Sexual Health and Chronic Kidney Disease

Reviewed by: HU Medical Review Board | Last reviewed: February 2023 | Last updated: August 2023

Taking care of all facets of your sexual health is important for everyone. But people with chronic kidney disease (CKD) face a few extra hurdles when it comes to sexual health and intimacy. While CKD can affect sexual health for people of all genders, there are steps you can take to ensure you have a safe and active sex life.1

Protecting yourself from infection

If you have CKD, you have a suppressed immune system. Certain medicines that treat CKD, as well as anti-rejection drugs for a kidney transplant, also may lower your immune system. This means your immune system is not strong enough to fight off infections well.1

In addition, you may not be as responsive to vaccines. All of these factors can put you at an increased risk of getting infections, including sexually transmitted infections (STIs).1

STIs are infections that are spread through sexual contact. This contact includes oral sex and intimate touching. Examples of STIs include:1

  • Chlamydia
  • Gonorrhea
  • Syphilis
  • HIV

Protect yourself by getting screened for STIs between different sexual partners. Use condoms to help prevent STIs. If you choose to have unprotected sex, ensure you and your sexual partner have both been screened and you both test negative for STIs.1

Addressing intimacy issues and low sex drive

Some people with kidney disease may feel that their partner does not find them desirable anymore because of changes to their bodies. If this is the case, talk with them about how you are feeling. Consider also talking with a sex therapist. These professionals specialize in this area and can help you navigate your feelings and regain confidence.2

It is common to have a low sex drive (libido) if you have CKD. This can be due to several factors, such as:2

  • Hormone imbalances
  • Side effects from medicines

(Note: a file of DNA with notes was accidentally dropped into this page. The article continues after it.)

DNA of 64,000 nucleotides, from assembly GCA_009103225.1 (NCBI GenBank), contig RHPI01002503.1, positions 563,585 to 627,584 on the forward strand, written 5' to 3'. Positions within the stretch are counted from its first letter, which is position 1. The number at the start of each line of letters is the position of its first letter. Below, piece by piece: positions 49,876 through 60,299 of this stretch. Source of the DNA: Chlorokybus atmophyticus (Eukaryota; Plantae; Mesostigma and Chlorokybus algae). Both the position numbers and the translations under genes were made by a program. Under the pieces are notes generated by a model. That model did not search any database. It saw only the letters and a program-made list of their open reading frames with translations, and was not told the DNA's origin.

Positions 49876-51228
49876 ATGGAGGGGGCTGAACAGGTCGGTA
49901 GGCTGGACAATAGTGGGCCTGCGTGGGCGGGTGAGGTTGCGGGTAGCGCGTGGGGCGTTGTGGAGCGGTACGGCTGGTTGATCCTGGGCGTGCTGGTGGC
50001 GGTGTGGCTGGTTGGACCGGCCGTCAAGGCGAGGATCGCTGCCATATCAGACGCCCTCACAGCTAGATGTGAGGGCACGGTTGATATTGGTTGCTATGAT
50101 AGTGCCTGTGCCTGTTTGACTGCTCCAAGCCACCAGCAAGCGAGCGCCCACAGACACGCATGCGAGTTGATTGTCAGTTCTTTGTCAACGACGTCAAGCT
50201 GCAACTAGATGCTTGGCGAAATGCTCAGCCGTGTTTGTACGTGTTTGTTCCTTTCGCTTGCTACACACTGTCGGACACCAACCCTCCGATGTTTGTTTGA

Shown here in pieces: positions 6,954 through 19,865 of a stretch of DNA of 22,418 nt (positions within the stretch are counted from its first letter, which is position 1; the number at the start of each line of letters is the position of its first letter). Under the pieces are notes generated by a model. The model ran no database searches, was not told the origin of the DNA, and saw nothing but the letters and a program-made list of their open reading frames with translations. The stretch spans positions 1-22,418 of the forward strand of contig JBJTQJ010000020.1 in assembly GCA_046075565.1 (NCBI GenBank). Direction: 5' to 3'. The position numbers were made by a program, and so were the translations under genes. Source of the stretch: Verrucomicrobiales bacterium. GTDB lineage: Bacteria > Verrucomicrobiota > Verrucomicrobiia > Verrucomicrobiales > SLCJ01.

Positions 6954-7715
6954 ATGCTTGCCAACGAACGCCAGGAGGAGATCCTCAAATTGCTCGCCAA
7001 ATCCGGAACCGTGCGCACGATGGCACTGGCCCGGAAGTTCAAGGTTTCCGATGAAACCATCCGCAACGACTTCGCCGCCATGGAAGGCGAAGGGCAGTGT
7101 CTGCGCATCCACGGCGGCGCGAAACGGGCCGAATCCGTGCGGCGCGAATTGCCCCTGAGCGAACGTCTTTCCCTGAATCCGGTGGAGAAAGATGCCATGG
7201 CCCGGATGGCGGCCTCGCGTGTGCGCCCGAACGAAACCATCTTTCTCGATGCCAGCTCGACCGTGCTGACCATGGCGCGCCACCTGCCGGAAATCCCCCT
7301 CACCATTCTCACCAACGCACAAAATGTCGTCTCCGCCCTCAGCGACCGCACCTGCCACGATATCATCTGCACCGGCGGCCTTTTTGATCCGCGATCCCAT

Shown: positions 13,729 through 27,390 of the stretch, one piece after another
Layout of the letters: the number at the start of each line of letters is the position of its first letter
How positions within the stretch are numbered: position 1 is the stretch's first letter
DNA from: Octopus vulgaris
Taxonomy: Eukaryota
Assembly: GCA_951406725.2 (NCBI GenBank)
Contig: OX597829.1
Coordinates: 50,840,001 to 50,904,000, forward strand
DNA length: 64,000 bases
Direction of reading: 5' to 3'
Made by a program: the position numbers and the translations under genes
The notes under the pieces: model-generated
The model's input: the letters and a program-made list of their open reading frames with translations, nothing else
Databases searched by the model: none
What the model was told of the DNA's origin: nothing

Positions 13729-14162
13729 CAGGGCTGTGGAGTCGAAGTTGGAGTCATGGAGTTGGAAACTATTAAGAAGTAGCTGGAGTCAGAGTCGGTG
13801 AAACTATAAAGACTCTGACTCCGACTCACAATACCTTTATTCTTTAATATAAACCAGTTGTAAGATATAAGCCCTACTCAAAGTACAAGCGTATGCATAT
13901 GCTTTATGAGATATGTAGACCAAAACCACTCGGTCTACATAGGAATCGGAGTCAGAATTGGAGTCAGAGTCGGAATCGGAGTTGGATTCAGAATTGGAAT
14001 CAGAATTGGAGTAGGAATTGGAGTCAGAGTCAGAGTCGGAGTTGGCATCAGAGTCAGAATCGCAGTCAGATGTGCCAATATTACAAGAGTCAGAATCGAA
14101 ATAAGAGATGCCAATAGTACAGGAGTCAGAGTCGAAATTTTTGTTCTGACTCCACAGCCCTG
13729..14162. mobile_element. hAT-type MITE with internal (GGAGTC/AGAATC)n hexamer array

• Anxiety and depression
  • Fatigue
  • Low self-esteem

If you suspect hormone imbalances, talk with your doctor. They can refer you to a sexual health clinic that can address the issue.2

If you are dealing with side effects of medicines or dialysis, your doctor may want to adjust your dosage or dialysis schedule. This could help lessen some of the issues.2

If you are suffering from fatigue and tiredness, ask your doctor to check your iron levels and other blood counts. Low iron could make you feel more tired than usual.2

Erectile dysfunction and chronic kidney disease

Getting and maintaining an erection is another common problem among people with kidney disease. It can be hard to talk about erectile problems, but you are not alone. And treatment is typically straightforward.2

Viagra® can help with erectile dysfunction and is generally safe to take if you have kidney disease. Or you could be taking a medicine that is causing erectile problems. Before starting or stopping any medicines, talk with your doctor about what they recommend.2

Making some lifestyle changes can help improve erectile dysfunction as well, like:2

  • Drinking less alcohol
  • Stopping smoking
  • Maintaining a healthy weight
  • Exercising regularly

Pregnancy and chronic kidney disease

Chronic kidney disease can affect fertility. But it is still possible for a person with a uterus to get pregnant at all stages of CKD, even while on dialysis.1

Some CKD medicines are not safe to take while you are pregnant because they could harm your baby. If you plan to become pregnant, talk with your doctor about your current medicines and which ones are safe.1

If you do not want to become pregnant, use contraception such as condoms and birth control pills. Talk with your doctor about what type of contraception is safe for you to use.1

Help is available

You do not have to suffer in silence or forgo sex altogether because of your CKD. Help is available. Make an appointment with your doctor or a sex therapist to talk about your concerns and possible solutions.2

Quick Quiz

Which of the following conditions is related to chronic kidney disease?

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